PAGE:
Apparently about three billion Europeans, Asians, Russians, and Indians have been picking on poor suicide bombers and terrorists, who, in fact, are incognito environmentalists bent on stopping corporate exploitation of Mother Earth.

Read the whole thing... I think what he is trying to say is that our enemy is much more serious about this war than we are... I agree that we need to pay more attention. Our survival may depend on it.

Tuesday, August 02, 2005

More Gun Fun at the University of Oregon
from the mind of  Zeke_Wilkins.

Note to reader: Since June 2004 there have been at least three cases of handguns being flashed on campus, and in the light of my lawsuit's dismissal, I've been looking for a way to write an "I told you so" letter to the student newspaper. Below is the letter I submitted, we'll see if it gets published.


According to DPS safety bulletins, there have been at least three cases of illegal handgun brandishing on or near campus in just over one year. The incident in Klamath hall on June 25th only being the most recent. On April 24th of this year a man assaulted two students in Bean Hall, later returning with a revolver. On June 7th of last year there was an armed robbery between Bean Hall and Graduate Housing.

When I filed my lawsuit against the Oregon University System in an attempt to lift an unjust and illegal rule prohibiting the carrying of licensed concealed handguns, the response was predictable. The OUS and UO administration brought out the standard line: they were concerned about student safety. Student interviews and polls printed in the ODE showed that the majority of students (and I’m sure faculty and staff) felt uneasy about having concealed handguns carried onto campus by lawfully licensed and competent people.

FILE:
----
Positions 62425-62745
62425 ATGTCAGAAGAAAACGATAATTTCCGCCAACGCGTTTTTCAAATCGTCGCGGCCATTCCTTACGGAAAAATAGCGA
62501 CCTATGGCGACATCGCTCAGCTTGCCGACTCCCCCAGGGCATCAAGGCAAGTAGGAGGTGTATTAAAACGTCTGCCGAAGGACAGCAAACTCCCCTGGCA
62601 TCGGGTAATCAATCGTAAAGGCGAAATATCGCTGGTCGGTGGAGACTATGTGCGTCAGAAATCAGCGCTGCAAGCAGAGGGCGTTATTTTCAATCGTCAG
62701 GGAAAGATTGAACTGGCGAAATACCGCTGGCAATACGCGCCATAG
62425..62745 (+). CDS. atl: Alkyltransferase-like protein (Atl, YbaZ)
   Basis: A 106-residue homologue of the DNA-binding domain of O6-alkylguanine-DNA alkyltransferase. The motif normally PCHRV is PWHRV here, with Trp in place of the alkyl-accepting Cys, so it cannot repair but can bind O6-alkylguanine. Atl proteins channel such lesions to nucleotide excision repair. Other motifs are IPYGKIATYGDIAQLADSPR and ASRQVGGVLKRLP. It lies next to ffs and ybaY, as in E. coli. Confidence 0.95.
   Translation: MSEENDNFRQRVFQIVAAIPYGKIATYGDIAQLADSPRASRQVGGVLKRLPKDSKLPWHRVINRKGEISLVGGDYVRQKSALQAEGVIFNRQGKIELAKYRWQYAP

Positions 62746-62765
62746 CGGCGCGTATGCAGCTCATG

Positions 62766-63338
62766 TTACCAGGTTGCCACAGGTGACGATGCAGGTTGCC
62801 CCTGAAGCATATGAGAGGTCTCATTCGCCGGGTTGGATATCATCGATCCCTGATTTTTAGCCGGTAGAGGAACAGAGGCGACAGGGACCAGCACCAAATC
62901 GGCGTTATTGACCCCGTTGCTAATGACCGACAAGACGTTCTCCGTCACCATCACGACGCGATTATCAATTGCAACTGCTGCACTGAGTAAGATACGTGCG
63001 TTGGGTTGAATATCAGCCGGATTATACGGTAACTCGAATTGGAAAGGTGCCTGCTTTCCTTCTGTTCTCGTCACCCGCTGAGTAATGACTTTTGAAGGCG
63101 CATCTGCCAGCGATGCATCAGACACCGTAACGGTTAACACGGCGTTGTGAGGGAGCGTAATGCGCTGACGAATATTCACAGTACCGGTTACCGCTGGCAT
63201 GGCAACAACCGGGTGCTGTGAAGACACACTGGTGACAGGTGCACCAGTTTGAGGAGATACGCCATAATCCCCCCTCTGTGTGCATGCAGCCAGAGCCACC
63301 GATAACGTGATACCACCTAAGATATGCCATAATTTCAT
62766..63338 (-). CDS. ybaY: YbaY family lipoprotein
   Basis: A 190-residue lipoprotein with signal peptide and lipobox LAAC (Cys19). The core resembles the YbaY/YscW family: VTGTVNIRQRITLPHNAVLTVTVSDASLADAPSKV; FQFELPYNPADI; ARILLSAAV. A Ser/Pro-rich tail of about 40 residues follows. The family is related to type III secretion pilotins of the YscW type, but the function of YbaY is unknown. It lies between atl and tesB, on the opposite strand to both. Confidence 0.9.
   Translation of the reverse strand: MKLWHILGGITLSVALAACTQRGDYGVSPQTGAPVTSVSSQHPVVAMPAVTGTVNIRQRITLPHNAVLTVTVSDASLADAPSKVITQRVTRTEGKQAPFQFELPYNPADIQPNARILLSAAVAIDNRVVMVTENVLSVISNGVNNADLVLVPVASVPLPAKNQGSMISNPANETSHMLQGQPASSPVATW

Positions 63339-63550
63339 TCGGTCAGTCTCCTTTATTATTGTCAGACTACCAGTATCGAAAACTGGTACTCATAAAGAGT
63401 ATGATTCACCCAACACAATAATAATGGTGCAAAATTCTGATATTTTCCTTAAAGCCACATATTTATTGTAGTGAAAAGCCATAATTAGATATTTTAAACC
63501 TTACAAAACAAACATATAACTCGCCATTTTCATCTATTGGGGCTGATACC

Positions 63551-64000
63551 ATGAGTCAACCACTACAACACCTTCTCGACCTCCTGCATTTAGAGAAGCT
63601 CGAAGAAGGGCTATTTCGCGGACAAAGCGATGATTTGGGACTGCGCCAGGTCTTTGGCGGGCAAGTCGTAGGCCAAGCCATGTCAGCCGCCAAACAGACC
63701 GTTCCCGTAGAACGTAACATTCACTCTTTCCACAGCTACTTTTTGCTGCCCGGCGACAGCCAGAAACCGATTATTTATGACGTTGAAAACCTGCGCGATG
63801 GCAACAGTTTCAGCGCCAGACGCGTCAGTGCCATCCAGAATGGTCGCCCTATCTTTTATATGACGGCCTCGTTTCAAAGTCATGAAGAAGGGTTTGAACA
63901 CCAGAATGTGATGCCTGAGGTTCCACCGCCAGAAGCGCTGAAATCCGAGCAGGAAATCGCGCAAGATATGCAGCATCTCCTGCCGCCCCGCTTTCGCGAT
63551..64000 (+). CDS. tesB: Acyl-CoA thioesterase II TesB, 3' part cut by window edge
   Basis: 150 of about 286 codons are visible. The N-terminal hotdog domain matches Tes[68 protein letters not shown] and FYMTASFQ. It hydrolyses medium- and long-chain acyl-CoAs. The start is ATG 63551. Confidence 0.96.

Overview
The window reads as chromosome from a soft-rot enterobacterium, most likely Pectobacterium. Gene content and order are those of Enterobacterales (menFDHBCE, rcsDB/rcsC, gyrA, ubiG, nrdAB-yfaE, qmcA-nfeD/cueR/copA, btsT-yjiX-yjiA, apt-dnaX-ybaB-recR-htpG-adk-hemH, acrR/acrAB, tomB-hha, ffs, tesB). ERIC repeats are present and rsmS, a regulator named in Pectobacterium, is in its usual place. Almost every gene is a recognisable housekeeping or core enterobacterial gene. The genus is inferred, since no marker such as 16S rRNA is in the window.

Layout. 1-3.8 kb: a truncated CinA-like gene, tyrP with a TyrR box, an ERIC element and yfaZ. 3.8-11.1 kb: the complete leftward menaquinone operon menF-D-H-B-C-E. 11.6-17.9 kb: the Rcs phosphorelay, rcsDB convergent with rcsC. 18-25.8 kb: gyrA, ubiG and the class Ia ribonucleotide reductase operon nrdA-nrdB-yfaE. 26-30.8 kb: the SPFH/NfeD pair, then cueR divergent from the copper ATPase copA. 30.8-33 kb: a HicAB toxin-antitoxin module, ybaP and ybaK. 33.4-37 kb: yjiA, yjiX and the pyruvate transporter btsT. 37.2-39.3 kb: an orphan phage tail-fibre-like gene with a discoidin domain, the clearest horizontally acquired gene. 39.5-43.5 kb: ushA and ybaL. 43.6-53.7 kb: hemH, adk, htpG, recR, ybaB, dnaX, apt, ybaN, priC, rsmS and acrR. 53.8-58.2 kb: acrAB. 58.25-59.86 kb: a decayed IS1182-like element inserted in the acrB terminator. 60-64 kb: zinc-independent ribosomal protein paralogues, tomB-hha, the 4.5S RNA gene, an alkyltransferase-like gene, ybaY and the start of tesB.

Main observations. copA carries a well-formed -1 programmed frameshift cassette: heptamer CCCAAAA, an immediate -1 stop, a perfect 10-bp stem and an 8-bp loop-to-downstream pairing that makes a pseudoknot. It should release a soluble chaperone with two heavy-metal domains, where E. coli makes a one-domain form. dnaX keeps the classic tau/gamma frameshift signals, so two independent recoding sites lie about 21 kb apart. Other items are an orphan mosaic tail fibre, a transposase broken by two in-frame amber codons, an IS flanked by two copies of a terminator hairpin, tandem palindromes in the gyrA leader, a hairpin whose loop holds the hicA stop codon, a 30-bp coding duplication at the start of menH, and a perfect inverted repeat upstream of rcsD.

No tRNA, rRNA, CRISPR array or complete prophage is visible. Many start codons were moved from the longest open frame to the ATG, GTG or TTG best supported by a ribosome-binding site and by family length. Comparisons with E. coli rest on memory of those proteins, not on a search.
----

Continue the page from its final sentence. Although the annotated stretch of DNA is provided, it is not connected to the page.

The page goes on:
If the campus community was uneasy about handguns carried by law-abiding citizens, I can only imagine the fear that has descended on campus with the revelation that yes indeed, there are already guns on campus- and they are not being carried by licensed, responsible people. The situation worsens with the unsettling realization that the administration is completely impotent when it comes to protecting students and faculty. The truth is that with an open campus anyone is able to smuggle in a handgun without detection- a lesson recently learned by an unnamed staff member.

Three incidents in about a year is hardly a crime wave; and fortunately shots have not been fired- yet. But it is enough to shatter the illusion that mere words on paper can deter irresponsible and criminally-minded outsiders from coming onto campus armed. If the OUS and UO administrations were truly concerned with student safety they would face the fact that the current policy of simply forbidding handguns on campus does not make it a gun-free zone. Furthermore, students and faculty alike would realize that they can only rely on themselves for protection.

I encourage the campus community to exert pressure on the OUS to drop the ban on defensive handguns. Handgun ownership is not about fear, it is about personal responsibility and taking steps to deter crime on campus. Sexual predators might think twice about targeting female students when there is the distinct possibility that they could be facing down the barrel of pistol wielded by a coed. Thieves will go elsewhere when faced with the idea of being confronted by an armed faculty member. There is a very real difference between feeling safe and being safe; a difference the U of O campus beginning to understand. Do not let irrational fears toward handguns dictate a policy which leaves the campus with no way to defend itself.